- The Washington Times - Monday, May 14, 2012

Justice has waited long enough. It’s time to pull the trigger on contempt charges against Attorney General Eric H. Holder Jr. for withholding documents from Congress in the Operation Fast and Furious gun-walking scandal. Allowing further delay would only confirm what many Americans suspect: There is one set of laws for bureaucrats and another for the rest of us.

Congress has been waiting since October 2011 for Mr. Holder to comply fully with a subpoena seeking records in 22 categories of information about the federal firearms-smuggling operation. The attorney general has provided some material in 10 requested categories but nothing in the remaining 12. Try pulling a stunt like that as a private citizen. Mr. Holder has been able to dodge sanction so far only because he ostensibly is President Obama’s chief law enforcement officer.

House Oversight and Government Reform Committee Chairman Darrell E. Issa, who has spearheaded the Fast and Furious investigation, has indicated he intends to seek a contempt citation if Mr. Holder doesn’t produce the requested files by Memorial Day, just two weeks away. The California Republican upped the ante recently when he circulated a 17-page draft of the charges to committee members, for which House Speaker John A. Boehner signaled support at a press conference last week.

According to the Justice Department, Fast and Furious was a sting operation in which Bureau of Alcohol, Tobacco Firearms and Explosives agents recruited “straw purchasers” to buy weapons in the United States and smuggle them to Mexican drug cartels. The feds failed to track the guns, which were then used to commit hundreds of crimes in Mexico and on our side of the border - including the December 2010 killing of Border Patrol Agent Brian Terry. Congressional Republicans have demanded accountability for the botched scheme, and whistleblowers have alleged that responsibility lies with top Justice officials.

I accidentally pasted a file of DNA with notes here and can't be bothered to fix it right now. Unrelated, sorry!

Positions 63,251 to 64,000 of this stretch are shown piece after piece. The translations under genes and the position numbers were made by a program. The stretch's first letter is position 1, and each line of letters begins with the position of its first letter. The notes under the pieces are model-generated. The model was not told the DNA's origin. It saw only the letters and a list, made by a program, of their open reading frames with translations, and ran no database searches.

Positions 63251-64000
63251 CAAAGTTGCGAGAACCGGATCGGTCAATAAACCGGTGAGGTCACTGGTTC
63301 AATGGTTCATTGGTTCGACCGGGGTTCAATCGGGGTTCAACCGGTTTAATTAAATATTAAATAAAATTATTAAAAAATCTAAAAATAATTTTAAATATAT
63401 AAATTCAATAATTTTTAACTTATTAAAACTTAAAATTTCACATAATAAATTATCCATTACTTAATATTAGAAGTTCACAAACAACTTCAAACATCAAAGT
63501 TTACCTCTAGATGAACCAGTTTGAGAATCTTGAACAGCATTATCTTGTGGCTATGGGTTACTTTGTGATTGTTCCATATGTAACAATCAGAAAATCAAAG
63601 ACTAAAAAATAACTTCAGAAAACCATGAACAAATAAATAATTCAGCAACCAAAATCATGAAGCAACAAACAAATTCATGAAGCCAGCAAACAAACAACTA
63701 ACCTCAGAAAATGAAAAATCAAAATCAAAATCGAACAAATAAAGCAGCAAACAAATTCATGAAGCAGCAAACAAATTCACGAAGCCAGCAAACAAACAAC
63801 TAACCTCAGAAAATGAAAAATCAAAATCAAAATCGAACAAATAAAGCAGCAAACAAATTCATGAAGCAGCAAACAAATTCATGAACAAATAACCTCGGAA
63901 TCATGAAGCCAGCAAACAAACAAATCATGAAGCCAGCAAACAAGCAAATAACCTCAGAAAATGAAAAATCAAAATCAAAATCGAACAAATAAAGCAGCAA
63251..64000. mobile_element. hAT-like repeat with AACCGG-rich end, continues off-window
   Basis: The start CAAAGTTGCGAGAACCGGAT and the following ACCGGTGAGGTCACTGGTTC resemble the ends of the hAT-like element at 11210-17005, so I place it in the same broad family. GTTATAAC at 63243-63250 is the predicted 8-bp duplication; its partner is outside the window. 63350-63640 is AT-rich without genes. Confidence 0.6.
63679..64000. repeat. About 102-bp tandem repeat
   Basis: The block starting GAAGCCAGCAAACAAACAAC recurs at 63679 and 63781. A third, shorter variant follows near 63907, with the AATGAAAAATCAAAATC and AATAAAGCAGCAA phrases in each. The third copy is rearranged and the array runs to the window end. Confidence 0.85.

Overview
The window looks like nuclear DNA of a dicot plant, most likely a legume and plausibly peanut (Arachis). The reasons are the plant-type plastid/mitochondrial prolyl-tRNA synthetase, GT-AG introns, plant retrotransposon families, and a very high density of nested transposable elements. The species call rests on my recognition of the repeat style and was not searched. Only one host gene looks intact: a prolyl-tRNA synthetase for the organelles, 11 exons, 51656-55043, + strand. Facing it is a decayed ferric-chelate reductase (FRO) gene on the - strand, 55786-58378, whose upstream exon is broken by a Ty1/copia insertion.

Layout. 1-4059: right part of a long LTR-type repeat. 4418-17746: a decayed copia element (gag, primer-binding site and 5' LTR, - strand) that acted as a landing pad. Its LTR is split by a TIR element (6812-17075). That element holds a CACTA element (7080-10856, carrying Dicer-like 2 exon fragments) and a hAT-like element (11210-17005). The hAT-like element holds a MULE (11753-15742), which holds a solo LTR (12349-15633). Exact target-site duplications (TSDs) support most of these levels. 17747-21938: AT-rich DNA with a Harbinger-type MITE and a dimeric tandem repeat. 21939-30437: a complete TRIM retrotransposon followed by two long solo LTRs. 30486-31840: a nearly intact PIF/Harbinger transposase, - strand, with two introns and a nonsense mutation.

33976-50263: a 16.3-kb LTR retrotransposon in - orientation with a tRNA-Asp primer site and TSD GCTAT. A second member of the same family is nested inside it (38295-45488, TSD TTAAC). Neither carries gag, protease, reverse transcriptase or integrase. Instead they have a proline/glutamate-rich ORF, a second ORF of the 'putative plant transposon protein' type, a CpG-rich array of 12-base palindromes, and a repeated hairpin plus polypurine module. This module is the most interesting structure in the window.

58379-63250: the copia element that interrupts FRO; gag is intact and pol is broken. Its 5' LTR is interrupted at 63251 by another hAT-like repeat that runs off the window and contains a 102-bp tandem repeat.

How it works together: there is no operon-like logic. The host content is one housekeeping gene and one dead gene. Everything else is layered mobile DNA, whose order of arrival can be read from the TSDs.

The embattled attorney general is losing support. On Wednesday, 142 Democrats joined with 239 Republicans in approving an amendment to the Justice Department budget prohibiting the use of funds for the purpose of lying to Congress. The vote could be Democrats’ way of signaling they, too, are tired of Team Obama’s stonewalling over Fast and Furious.

If anyone thought the threat of contempt charges would persuade Mr. Holder to play nice, they had better think again. Last week, Justice sued Arizona’s no-nonsense Sheriff Joe Arpaio for purported racial profiling. Added to Mr. Holder’s exoneration of the New Black Panthers for voting rights violations, efforts to grant legal rights to accused foreign terrorists and lawsuits against states attempting to enforce federal immigration laws, his message is clear: He has no intention of letting the Fast and Furious debacle obstruct his left-wing strategy of using Justice to exact payback for the perceived injustice of the nation’s past.

If Americans are to believe that no one is above the law, there cannot be an exemption for the attorney general. Congress should hold Mr. Holder in contempt.

The Washington Times